Today, in the 21st century, we’re seeing all of those factors in play simultaneously. We have seven or eight raging conflicts around the world that are simultaneously the origin of at least a million refugees or asylum seekers.

And then, of course, you’ve got the labor imbalances. There’s never been a greater gap between old and young, within countries and across them. And then you have technological disruption, of course, people being displaced as factories close, jobs are outsourced, and so on. And then, climate change is back with a vengeance, right?

In the last two decades, according to the International Organization for Migration, a third of the total displaced people in this young century that we’re in are accounted for by climate change. So now you’ve got kind of one-third political, one-third economic, one-third climate, and that’s where we are today.

Who is on the move?

Lizzie: And, I wonder, when you look at these different kinds of migration, who are the people who we’re talking about here? And do you think those different kinds of people matter when we think about this holistically?

Parag: It does. Let me give two answers. We have a world population of 8 billion people, and we might say that 4 billion of them are either geographically isolated, or too poor, or old, or infirm, are politically unable. So, now I’m talking about the other 4 billion. The majority of them are young, the majority of them are in Asia or are in developing countries: Africa, Middle East, and so forth.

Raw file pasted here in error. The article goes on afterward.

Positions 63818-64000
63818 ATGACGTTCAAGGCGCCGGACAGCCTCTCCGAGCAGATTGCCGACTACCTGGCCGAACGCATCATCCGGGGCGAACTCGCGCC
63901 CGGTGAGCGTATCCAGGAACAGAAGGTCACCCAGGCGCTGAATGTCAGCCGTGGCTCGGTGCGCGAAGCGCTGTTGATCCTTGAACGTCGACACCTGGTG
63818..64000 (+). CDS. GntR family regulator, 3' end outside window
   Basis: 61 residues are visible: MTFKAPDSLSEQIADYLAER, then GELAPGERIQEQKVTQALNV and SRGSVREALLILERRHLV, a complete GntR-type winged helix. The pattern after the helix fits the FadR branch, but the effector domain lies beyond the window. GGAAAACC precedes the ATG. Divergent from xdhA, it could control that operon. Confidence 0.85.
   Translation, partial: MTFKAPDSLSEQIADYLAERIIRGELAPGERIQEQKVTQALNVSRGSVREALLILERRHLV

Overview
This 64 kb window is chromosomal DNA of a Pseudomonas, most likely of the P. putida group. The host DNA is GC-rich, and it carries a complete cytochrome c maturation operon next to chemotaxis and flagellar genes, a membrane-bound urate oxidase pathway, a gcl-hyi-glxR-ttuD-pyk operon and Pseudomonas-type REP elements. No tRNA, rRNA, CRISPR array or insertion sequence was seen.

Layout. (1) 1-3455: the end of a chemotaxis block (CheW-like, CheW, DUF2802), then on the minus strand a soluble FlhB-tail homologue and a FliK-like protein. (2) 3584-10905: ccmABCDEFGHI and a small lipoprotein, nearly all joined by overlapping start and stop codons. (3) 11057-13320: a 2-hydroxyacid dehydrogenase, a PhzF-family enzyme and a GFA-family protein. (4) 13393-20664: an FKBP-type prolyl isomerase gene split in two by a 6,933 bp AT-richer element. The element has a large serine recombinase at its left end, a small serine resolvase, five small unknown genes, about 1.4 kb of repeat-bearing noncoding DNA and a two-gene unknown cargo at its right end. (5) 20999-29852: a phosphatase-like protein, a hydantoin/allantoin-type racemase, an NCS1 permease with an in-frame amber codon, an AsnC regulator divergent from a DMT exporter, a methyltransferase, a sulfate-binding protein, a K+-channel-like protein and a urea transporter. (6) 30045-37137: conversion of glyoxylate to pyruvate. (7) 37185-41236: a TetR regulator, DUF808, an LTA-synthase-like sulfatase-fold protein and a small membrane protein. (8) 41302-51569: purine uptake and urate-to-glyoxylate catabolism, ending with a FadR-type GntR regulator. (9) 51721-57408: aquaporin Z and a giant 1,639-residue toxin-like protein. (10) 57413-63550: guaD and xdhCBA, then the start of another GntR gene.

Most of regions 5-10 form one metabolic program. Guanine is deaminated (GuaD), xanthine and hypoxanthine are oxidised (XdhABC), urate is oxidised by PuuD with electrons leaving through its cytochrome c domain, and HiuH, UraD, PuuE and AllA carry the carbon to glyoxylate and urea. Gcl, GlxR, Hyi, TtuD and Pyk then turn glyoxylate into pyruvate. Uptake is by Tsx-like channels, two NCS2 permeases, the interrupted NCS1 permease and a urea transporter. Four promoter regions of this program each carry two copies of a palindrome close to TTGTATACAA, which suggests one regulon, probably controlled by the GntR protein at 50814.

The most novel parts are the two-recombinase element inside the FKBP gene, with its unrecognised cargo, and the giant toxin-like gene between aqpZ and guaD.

So, I, in particular, therefore look at the mobility of young people from the developing world. When we think about who’s going to fill our labor shortages, even as we also have 150 million young people in the United States, it’s still not enough. So there is going to be mass migration on the basis of just the economic demand and labor shortages alone, to say nothing of the climate crisis and political violence and other drivers.

What should the C-suite do?

Lizzie: If you’re sitting in a C-suite, what should you be thinking about to help those people become a part of your workforce and encourage that mobility?

Parag: So, if you are company X operating in markets A, B, C, D, E, F, you want to think about: what is it that you’re doing in those geographies? What’s the workforce that you need? What skills do they need to have? Are the local educational institutions sufficient? What’s the contingency plan if the country falls apart for geopolitical reasons or if there’s a power crisis, a climate crisis, whatever the case may be? So the geography of your workforce, the connectivity of your workforce, the skills of your workforce are all things that you, yourself, actually have to think about.

What can be improved?

Lizzie: When you think about globalization, what’s not working right now and how can businesses make it work better?